Of course, it hasn’t all been work. The day shift at Tanzanian hospitals ends at 3.30pm, technically, and a lot of the senior doctors look alarmed at the thought of working after 2pm. It leaves plenty of time for poking through the crowded markets, taking boats around the archipelagos of Lake Victoria, spending afternoons at the nearby luxury beach resort, dodging (four) marriage proposals, and on one Saturday lunchtime waxing the guys’ chest hair off to raise money for our local orphanage.
On Friday, sixteen of us took a couple of days off work and spent a long weekend in the Serengeti and at the Ngorongoro Crater.
My mother’s penetrating wisdom was, “Don’t get eaten by a rhino. They’re very big, you know!”
First, let me dispel any misconception that a safari is a passive experience. In four days, I spent well over thirty hours in a Toyota Landcruiser and for most of those hours was standing on a chair with my head and shoulders sticking out of the open top as we rattled along dirt tracks at 80kph. I have no corneas, no unshredded muscles in either of my shoulders, and very few unbruised ribs. I didn’t shower or change my shirt for four days — yes, there is a photograph of what I looked like at the end. I’ve used squat toilets and holes in the ground and, once, when it was very dark and very cold and there had been three zebras outside the toilet block earlier in the evening, a completely open field without cover of rocks or trees or handy tents.
Our days on Friday and Saturday were spent entirely at the Serengeti, where we found a herd of elephants, hundreds and hundreds of zebras, more gazelles than we could begin to count, young lions stretched out in the grass and an adult male who eyed the humans with lazy curiosity from his perch on a rock, giraffes eating their lunch, and, when we looked carefully, a cheetah asleep at the top of a tree. Our driver, Tyson, was a marvel, with eyes that could spot a camouflaged animal from miles away. And I’m not what you’d call a natural or especially enthusiastic camper and slept badly in our squashed five-man tent on the first night, but then I crawled out of it on Saturday morning and a little thrill went through me as I remembered that I’d slept in the middle of the Serengeti.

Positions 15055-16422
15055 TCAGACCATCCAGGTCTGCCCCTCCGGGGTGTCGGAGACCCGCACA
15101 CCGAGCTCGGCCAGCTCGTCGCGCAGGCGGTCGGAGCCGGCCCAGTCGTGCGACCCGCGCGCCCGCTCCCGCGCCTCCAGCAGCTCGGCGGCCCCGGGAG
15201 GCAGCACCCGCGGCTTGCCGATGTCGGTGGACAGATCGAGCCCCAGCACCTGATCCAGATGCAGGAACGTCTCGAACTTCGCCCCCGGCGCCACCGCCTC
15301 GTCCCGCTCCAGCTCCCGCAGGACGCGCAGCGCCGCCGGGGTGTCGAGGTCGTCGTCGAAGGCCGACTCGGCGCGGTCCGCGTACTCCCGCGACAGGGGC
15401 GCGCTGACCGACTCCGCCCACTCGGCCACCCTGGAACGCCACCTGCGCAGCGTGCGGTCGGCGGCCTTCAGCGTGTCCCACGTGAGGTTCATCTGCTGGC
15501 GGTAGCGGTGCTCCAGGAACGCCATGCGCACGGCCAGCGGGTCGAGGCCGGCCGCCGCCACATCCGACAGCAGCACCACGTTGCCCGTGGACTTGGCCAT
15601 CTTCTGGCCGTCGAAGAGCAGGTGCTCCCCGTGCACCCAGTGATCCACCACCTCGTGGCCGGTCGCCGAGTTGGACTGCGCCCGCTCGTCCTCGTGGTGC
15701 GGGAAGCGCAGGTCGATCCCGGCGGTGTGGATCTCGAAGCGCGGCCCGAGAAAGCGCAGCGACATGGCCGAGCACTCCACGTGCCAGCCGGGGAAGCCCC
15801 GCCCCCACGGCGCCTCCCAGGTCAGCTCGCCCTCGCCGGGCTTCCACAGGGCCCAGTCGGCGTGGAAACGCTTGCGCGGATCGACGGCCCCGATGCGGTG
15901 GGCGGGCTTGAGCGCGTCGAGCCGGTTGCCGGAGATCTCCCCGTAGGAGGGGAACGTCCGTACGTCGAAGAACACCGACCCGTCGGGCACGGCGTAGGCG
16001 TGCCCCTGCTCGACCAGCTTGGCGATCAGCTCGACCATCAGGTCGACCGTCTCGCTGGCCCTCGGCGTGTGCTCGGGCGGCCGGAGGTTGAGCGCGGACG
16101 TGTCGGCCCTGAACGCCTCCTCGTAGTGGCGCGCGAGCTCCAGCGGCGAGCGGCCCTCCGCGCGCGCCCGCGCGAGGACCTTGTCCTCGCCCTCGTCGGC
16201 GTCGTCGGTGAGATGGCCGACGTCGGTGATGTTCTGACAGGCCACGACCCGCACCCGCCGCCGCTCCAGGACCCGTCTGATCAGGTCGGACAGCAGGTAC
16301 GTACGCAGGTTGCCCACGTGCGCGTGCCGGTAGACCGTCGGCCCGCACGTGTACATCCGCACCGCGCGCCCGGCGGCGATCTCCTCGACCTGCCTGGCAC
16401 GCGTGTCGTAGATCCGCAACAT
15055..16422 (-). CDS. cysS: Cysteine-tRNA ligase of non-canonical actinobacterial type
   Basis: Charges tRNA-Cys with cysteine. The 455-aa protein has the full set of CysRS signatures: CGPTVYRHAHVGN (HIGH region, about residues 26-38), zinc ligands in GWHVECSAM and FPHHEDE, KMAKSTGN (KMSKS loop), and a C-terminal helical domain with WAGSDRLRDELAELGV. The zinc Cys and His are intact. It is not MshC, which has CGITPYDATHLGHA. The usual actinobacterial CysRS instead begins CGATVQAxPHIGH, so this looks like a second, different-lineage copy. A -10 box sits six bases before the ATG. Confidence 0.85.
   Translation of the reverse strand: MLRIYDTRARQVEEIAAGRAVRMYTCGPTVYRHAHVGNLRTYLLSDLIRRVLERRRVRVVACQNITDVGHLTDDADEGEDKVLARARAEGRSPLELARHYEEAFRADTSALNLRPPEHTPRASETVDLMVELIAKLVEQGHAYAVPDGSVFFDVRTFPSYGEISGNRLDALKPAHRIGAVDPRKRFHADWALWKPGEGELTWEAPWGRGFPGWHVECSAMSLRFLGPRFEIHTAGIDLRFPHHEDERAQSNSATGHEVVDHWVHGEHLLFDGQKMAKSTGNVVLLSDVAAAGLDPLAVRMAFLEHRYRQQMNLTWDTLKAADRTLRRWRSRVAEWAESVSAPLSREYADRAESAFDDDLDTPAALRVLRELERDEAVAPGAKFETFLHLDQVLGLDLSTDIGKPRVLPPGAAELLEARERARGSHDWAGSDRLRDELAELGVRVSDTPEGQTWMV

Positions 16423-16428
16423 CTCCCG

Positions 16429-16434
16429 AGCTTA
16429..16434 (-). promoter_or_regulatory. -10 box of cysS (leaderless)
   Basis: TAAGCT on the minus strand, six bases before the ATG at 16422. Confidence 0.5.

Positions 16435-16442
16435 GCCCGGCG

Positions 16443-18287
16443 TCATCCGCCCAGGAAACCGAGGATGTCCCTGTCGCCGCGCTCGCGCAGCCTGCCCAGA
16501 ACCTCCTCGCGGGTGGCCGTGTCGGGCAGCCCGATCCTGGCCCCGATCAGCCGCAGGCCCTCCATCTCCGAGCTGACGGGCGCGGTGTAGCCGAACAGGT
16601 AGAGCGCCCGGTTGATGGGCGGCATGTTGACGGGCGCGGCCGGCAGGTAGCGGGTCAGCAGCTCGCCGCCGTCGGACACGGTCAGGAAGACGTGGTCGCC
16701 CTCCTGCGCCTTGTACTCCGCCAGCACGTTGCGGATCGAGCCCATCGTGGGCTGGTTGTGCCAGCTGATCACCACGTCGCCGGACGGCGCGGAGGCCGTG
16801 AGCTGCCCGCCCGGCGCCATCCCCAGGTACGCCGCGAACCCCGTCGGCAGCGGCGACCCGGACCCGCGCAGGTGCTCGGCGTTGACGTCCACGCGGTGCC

On Sunday, we woke at very-dark-o-clock for a dawn drive and my housemates, with whom I had for three weeks maintained a facade of early morning civility, discovered what I’m like if someone attempts to withhold coffee from me. However, coffee was secured and my grumpy face was averted and as the sun rose over the park, we happened across a whole pride of lions eating breakfast. The cubs and the females first, and then the dominant male making his way across the grass as our drivers whispered to each other in Swahili, “Look, grandad is coming!” It’s difficult to pick a highlight from a weekend like this, but that was mine.
And then onwards to the Ngorongoro Crater, which I don’t have the words to properly describe or the photographs to do justice. We went with the hope of seeing rhinos and we did see two from very very far in the distance, but the Ngorongoro isn’t actually about the animals so much as it’s about the crater itself. The scope of it as seen from the edge is one of the few things on Earth that literally takes your breath away.
What I do have the words to describe is the unexpected coldness of that part of Tanzania at night. Everyone says that the Equator gets cold, but we weren’t expecting it to be quite that cold. I huddled in my sleeping bag, dressed in two pairs of socks and scrub bottoms and a t-shirt and a hoodie with the hood up, and I announced to those who had the misfortune to be sharing a tent with me, “The last time I was this cold, it was January and it was Glasgow and my central heating had been broken for nine days!” In reality, I may have used more expletives than that. It was worth it, though, for the sunrise the next morning and for the hilarity of keeping warm by trying to do the Dashing White Sergeant at our campsite high above the crater.
Finally, a thirteen hour drive from the Ngorongoro and back through the middle of the Serengeti and down the long road home to Mwanza. We fell in the door late on Monday evening, tired and scruffy and smelly, and we sort of charged at the food and the showers.
So, not a passive experience.
But one of the best things I’ve ever done, in possibly the most beautiful place I’ve ever seen, and, above even that, a great weekend and a great laugh with some fantastic people.